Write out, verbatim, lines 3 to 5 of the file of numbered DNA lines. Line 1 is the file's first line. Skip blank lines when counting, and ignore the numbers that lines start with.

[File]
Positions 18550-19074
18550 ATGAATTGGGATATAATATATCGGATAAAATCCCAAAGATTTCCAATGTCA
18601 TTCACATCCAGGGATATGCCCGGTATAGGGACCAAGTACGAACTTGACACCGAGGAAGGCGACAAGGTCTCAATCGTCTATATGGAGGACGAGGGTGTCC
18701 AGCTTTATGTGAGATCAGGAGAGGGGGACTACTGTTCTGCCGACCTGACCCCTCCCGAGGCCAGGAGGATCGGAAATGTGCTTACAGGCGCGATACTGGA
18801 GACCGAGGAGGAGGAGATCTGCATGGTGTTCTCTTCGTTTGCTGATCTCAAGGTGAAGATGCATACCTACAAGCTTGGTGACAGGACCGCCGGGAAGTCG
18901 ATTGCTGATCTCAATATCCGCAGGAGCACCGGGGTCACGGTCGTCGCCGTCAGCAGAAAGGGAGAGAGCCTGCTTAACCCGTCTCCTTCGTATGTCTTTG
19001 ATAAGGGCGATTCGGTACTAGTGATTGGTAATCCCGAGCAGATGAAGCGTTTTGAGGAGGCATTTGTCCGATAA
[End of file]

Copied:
18601 TTCACATCCAGGGATATGCCCGGTATAGGGACCAAGTACGAACTTGACACCGAGGAAGGCGACAAGGTCTCAATCGTCTATATGGAGGACGAGGGTGTCC
18701 AGCTTTATGTGAGATCAGGAGAGGGGGACTACTGTTCTGCCGACCTGACCCCTCCCGAGGCCAGGAGGATCGGAAATGTGCTTACAGGCGCGATACTGGA
18801 GACCGAGGAGGAGGAGATCTGCATGGTGTTCTCTTCGTTTGCTGATCTCAAGGTGAAGATGCATACCTACAAGCTTGGTGACAGGACCGCCGGGAAGTCG